Exam 3 Notes: Set Two
Exam 3 Notes: Set Two Bio 1144
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This 3 page Class Notes was uploaded by Murry on Wednesday March 2, 2016. The Class Notes belongs to Bio 1144 at Mississippi State University taught by Thomas Holder in Spring 2015. Since its upload, it has received 31 views. For similar materials see Biology II in Biology at Mississippi State University.
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Date Created: 03/02/16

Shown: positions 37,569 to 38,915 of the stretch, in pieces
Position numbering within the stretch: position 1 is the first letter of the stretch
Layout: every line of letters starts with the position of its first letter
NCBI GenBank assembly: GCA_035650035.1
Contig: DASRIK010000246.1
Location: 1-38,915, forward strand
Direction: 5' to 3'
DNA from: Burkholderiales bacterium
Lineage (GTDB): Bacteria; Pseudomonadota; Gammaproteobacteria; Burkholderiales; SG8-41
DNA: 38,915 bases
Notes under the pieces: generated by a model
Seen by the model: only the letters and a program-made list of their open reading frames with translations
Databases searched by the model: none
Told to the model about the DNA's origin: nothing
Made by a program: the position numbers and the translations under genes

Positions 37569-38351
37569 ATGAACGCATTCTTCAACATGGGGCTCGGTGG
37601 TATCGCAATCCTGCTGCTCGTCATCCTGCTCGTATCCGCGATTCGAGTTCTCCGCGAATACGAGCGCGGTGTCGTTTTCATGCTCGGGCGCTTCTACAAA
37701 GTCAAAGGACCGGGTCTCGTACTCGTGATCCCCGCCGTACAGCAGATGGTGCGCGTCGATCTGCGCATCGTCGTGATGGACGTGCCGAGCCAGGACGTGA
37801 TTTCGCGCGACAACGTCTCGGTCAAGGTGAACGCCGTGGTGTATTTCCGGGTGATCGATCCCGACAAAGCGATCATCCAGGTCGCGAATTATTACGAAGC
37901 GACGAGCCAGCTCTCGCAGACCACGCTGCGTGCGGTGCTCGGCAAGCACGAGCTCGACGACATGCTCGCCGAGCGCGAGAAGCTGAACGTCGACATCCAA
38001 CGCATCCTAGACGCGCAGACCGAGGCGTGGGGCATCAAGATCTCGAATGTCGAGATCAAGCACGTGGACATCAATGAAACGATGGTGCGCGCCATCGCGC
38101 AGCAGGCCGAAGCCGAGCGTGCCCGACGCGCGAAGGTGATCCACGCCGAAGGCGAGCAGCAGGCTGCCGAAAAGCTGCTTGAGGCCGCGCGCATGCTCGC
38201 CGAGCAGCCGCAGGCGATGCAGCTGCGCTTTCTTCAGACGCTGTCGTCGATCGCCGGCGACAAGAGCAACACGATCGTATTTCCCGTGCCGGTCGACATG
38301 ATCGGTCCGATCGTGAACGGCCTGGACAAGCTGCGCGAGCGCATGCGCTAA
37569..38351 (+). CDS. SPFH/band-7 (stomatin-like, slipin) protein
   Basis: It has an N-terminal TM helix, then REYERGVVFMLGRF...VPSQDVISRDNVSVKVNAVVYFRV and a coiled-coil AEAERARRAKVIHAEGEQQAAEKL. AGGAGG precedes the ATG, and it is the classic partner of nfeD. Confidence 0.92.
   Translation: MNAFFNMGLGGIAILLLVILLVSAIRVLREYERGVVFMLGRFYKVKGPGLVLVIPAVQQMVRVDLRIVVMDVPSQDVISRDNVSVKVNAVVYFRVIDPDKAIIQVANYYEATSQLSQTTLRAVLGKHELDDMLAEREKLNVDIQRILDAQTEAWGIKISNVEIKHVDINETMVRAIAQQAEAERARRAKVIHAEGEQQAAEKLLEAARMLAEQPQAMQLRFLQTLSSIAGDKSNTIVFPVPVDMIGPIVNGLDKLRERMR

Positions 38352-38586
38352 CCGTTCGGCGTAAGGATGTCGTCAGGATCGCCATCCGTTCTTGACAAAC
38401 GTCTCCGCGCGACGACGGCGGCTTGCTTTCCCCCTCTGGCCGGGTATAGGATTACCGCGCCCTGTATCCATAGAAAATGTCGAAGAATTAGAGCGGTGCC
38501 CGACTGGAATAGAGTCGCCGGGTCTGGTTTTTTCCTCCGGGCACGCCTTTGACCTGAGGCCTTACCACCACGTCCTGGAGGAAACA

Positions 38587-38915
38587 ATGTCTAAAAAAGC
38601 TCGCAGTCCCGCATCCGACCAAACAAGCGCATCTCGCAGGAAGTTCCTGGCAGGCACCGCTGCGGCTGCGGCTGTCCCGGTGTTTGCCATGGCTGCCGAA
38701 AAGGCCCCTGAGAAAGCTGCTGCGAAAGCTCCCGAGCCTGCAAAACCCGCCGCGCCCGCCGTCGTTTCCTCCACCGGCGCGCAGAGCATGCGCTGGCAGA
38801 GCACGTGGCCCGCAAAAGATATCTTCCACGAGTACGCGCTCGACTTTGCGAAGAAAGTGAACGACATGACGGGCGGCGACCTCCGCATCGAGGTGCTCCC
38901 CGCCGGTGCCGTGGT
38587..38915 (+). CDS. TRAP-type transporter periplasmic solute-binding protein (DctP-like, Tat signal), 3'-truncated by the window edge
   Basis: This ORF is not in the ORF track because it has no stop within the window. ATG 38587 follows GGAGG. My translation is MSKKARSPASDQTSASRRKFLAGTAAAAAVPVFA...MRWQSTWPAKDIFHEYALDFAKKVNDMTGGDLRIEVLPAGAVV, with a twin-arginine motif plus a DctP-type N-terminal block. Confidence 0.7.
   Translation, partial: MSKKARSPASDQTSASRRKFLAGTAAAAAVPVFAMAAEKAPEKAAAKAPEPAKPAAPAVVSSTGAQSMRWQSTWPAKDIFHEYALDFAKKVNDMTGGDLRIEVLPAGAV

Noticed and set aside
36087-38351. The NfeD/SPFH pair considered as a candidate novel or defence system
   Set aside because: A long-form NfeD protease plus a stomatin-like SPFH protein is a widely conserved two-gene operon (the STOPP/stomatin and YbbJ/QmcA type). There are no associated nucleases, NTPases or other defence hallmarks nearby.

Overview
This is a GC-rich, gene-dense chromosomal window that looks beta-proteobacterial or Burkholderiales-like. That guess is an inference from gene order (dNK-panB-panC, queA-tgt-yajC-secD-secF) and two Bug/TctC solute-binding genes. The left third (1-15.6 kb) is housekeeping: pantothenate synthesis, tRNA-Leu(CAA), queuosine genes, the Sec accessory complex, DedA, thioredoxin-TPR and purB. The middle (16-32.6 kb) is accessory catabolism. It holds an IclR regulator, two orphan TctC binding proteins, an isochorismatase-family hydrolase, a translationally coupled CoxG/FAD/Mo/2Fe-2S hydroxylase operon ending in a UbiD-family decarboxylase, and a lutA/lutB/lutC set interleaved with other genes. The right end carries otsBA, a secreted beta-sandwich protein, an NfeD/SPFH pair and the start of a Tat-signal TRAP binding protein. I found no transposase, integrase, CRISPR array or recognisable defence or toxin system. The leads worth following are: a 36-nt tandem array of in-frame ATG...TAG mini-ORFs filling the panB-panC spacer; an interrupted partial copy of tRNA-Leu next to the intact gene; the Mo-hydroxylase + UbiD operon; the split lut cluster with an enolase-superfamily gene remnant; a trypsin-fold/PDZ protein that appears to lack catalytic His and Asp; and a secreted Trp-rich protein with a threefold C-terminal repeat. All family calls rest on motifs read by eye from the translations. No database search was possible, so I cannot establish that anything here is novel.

Exam 3 Notes: Set 2 Digestive System • Animals are heterotrophic – ingest feeders • Animals needs food for survival, maintenance, growth, & reproduction • The most amount of food energy is needed for reproduction • Gut Tracts: 2 Types 1. Blind Gut § No cavity between gut and body wall § One opening § Least advanced § Ex: jellyfish 2. Tube-Within-A-Tube Arrangement § Advanced form § Flow through digestive tube § Fluid-filled body cavity (coelom) between the gut and body wall § Separate openings (one at each end) § Allows animal to be larger as well as eat larger amounts of food • Hydrolases – digestive enzymes that require water to help speed up chemical reactions o Carbohydrases – break down carbohydrates (sugars) o Proteases – break down proteins o Lipases – break down lipids o Nucleases – break down nucleic acids • Basic Functions of Digestive System o Digestion – breakdown of large molecules into smaller forms; combo of chemical and mechanical means; requires water and enzymes o Absorption – the uptake of digested food by cells lining the gut tract o Transport – moving food through the gut tract o Elimination – formation and excretion of fecal matter; removal of undigested and unabsorbed materials • Alimentary Canal – the digestive tract/tube; has a distinct mouth at one end and an anus at the other end; lined with simple epithelium and smooth muscle o Region of Reception: § Buccal Cavity - the mouth and accessory structures • Both chemical and mechanical digestion occur within the buccal cavity • Jaws, teeth, & tongue move food around and break it into smaller pieces • Salivary glands – saliva (spit) glands that contain water and enzymes called amylase that break down sugars • Pharynx – the back of the mouth cavity; the point that the digestive system and respiratory system cross paths o Region of Conduction – conducting food away from the mouth cavity § Esophagus – tube leading from the mouth cavity to the stomach; lined with simple epithelium and outside of that smooth muscle § Smooth muscle responsible for moving food through entire Alimentary Canal because gravity cannot push food down • Peristalsis – rhythmic, wavelike contractions pushing food through o Region of Storage and Digestion: § Stomach – the storage organ that holds food long enough for it to be more effectively broken down; found mostly in vertebrates • A stretchable sac • Rugae – inner lining of stomach (simple epithelium) that create folds when stomach is empty • The wall of the stomach is made of 3 layers of smooth muscle with cells running in different directions • Churning movements of stomach mixes food around so everything is exposed to enzymes • Enzymes secreted in stomach for chemical digestion o Protein breakdown begins • Pits and glands associated with inner lining; necessary for secretion o Mucous cells – secrete mucous for moisture; water needed for enzymes to break down food o Chief cells – secrete pepsinogen o Parietal cells – secrete hydrochloric acid o Pepsinogen + HCl à pepsin o Pepsin – an enzyme that provides for the breakdown of proteins • Has minimal amount of absorption; can only absorb things that are lipid soluble (ex: aspirin, alcohol) o Region of Terminal Digestion and Absorption § If it hasn’t been absorbed by this point, it becomes waste § Small Intestine – at the end of stomach; responsible for majority of food absorption (about 99%) • Digestion of lipids and nucleic acids started and completed here • Digestion of carbs and proteins continued and completed here • About 8x the height of the organism (if you are 5ft tall, you have about 40ft of small intestine) • Has a small diameter • The longer the small intestine, the more absorption it does • 3 Regions of Small Intestine: o Duodenum – beginning; many secretions in this region o Jejunum – middle o Ileum – end • How Does Most of Absorption Occur Here? o Lined with simple epithelium o Has smooth muscle and blood vessels to help move and transport o Surface lining modifications to increase absorption: § Plicae circulares – folds of the inner lining; increases surface areas 2-3x § Villi – finger-like projections into cavity; increases surface area 10x § Microvilli – folding of plasma membrane of cells lining each villus; increases surface area 20x o Region of Water Absorption and Concentration of Solids § Large Intestine – absorbs water and forms fecal matter • About 1.5 meters (much shorter than small intestine) • Single layer of epithelial tissue for water uptake • About 1400ml/nearly 1.5L is absorbed every day • Compacts solids to eliminate waste • Some water lost in order to get ride of waste, but most is absorbed; 75% of waste is water • Waste Composition: o 75% water o 5% inorganic substances o 5% fat o 7% undigested protein, bile, and dead cells o 8% fiber/cellulose/roughage § Anus – the opening to the outside of the body o Cloaca – some vertebrates (all birds & egg laying mammals) have this instead of an anus; a chamber receiving the contents of urinary, digestive, and reproductive tract • Other Organs Associated with Digestive System (but not part of Alimentary Canal) o Pancreas – small gland that has a duct leading to the duodenum; secretes juices that helps with digestion o Liver – produces bile which is absolutely necessary for breakdown of large fat molecules o Gall Bladder – stores the bile and releases it into the duodenum • Carbohydrates à polysaccharides à mono & disaccharides • Proteins à polypeptides à amino acids • Fats à glycerol and fatty acids • Nucleic Acids à nucleotides